The 3 Yellow Jersey problem resolved itself the next day when Gaston Rebry got in a 3-man break and took over the lead. Leducq, Frantz and Fontan were now tied for second.

A rider gets a hand-up on the fly. It looks like he's getting quite a tow along the way. This would be called a 'turbo" hand up today.

The God of the Flat Tire wasn't done with De Waele. On the crucial stage 9 with the Pyreneen climbs of the Aubisque and Tourmalet, De Waele got into a break with Salvador Cardona and Victor Fontan. De Waele flatted while his companions continued on and won the stage. De Waele finished third, over 8 minutes later. Fontan was now in Yellow and De Waele almost 10 minutes behind.

Life should have been good to Fontan. He was a strong rider with a good lead. Although he was 37 years old, he had prepared for this moment with care and was riding in the Pyrenees, his home turf. But life takes strange turns. On the next stage, from Luchon to Perpignan, Fontan crashed badly after either falling into a gutter by the side of the road or hitting a dog; accounts differ. He was unhurt but his forks were broken. Starting with Eugène Christophe in 1913, the Pyrenees seem to have a long history of being hard on bicycle forks.

Being 323 kilometers, the stage started before sunrise. Fontan, the General Classification leader of the Tour de France and the wearer of the Yellow Jersey was reduced to knocking on the doors of the villagers in the dark of the early morning looking for another bike that he might borrow. At last he found a bike to resume the race, but he didn't just ride off. He couldn't: he had his broken bike strapped to his back. That year a rider had to finish with the bike he used to start the stage.

Fontan rode for 145 kilometers in the high Pyrenees with a bike strapped to his back trying to catch the greatest riders in the world.

It was too much for him and in tears he quit, still wearing the Yellow Jersey. Desgrange, realizing the arbitrariness and unfairness of the rule, changed it for 1930 to allow riders to get new bikes from follow vehicles. Fontan, by the way, was a bit of a miracle rider. In World War One he was twice hit by bullets in the leg. He didn't ride the Tour until 1924 when he was 36, an age when most other racers have already retired. He was one of the oldest Yellow Jerseys in Tour history. It's a shame fate was not kinder to him.

With Fontan's retirement De Waele was back in Yellow with a nearly 15 minute lead on Joseph Demuysére of the Lucifer team. Again, this looked like a secure lead.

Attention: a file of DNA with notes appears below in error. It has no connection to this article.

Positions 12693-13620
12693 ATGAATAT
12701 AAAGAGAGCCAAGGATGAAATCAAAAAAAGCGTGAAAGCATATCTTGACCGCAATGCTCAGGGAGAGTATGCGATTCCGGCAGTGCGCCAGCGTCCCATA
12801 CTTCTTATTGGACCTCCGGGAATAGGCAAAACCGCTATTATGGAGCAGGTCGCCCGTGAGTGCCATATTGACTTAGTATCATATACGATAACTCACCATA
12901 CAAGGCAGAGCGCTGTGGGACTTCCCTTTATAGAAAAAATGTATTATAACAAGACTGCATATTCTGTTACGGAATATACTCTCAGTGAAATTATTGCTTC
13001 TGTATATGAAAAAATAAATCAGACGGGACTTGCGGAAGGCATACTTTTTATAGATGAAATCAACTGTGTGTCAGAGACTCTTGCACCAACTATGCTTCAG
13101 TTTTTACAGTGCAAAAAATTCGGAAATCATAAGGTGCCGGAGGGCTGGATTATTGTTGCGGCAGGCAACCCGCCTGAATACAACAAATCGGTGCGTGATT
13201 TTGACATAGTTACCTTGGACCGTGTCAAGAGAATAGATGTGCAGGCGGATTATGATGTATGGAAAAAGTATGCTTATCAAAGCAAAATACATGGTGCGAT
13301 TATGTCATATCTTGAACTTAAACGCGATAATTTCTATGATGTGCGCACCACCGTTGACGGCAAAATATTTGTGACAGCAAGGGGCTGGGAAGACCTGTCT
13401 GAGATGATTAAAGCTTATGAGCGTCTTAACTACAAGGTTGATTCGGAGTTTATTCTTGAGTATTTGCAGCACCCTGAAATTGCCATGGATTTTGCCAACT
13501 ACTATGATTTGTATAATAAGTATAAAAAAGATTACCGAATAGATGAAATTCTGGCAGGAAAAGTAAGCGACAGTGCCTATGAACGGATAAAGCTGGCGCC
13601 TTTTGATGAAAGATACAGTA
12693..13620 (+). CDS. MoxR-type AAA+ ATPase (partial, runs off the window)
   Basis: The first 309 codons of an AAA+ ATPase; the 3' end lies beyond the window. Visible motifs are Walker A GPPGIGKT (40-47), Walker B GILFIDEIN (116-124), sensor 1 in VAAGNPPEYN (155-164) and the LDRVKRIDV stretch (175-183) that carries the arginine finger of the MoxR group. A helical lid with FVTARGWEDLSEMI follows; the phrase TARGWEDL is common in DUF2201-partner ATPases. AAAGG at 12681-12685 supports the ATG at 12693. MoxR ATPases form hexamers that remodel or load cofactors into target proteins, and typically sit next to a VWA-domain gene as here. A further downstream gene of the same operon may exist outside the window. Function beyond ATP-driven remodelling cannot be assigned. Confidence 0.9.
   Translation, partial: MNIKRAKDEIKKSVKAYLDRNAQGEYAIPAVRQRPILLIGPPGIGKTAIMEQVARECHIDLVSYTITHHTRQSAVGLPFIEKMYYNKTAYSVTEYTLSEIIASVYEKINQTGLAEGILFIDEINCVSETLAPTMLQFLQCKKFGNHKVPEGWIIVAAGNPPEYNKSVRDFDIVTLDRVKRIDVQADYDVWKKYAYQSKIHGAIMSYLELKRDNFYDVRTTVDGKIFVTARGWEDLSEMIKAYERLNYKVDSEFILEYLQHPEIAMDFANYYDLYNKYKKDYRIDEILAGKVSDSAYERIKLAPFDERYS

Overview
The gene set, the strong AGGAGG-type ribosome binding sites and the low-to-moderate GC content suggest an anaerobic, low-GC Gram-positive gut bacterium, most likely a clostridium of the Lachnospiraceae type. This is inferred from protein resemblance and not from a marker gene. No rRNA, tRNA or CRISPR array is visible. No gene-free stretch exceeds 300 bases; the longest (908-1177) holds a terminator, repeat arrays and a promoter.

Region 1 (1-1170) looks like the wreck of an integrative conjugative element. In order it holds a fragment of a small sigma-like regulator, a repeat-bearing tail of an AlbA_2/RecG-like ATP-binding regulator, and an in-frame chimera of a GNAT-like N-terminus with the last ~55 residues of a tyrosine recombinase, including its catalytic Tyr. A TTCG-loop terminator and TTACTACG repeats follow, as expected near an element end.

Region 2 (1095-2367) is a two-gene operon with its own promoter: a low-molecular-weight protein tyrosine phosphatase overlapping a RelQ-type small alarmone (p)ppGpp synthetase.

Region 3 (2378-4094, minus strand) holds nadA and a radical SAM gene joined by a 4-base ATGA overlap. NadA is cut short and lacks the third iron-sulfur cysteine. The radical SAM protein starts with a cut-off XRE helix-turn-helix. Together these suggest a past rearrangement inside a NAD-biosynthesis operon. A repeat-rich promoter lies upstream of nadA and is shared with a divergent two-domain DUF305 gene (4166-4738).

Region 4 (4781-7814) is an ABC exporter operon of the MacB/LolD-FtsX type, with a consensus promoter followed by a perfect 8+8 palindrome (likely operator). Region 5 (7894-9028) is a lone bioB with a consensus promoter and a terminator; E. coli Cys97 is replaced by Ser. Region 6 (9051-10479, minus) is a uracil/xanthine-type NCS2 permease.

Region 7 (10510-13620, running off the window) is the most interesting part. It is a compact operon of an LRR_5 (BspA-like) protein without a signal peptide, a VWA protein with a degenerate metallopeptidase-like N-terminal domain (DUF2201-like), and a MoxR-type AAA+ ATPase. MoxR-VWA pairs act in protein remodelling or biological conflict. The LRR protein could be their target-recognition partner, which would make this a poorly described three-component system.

Stage 14 finished in Grenoble. De Waele became very ill. He was so sick that he could not eat solid food. The next day was the Queen Stage in the Alps with the Lautaret, the Galibier and the Aravis climbs. This would be a challenging stage for even the strongest rider in good health. In terrible misery, helped and pushed by his teammates, De Waele made it to the end of the stage in Évian and kept his lead. That was Saturday.

Stage 15: The riders are on the Lauteret and still have to climb the Galibier and the Aravis

On Monday, at the start of the next stage, the Alcyon team asked for and was granted an hour's delay before starting the stage because De Waele was still asleep, exhausted by the efforts 2 days before. From then on until the last day in Paris, the Alcyon team did everything in their power to drag, help and push their Yellow Jersey'd leader to the end of the race.

Stage 16: The racers stop to sign in at a control stop in Pontarlier.

De Waele won the 1929 Tour but Desgrange was furious. "A corpse has won my race!" Not only was Desgrange upset with the help given to De Waele by his teammates, some of it against the rules, he felt that there had been collusion from the other teams since the sub-par De Waele never received a serious challenge from the other teams.

Stage 17: Leducq, a superb sprinter, edges out Frans Bonduel in Strasbourg.

As we will see in 1930, Desgrange's solution was a radical gamble that entirely changed the nature and style of racing in the Tour de France.

Final 1929 Tour de France General Classification:

1. Maurice De Waele (Alcyon): 186 hours 39 minutes 15 seconds
2. Giuseppe Pancera (La Rafale) @ 44 minutes 23 seconds
3. Joseph Demuysère (Lucifer) @ 57 minutes 10 seconds
4. Salvador Cardona (Fontan-Wolber) @ 57 minutes 46 seconds
5. Nicolas Frantz (Alcyon) @ 58 minutes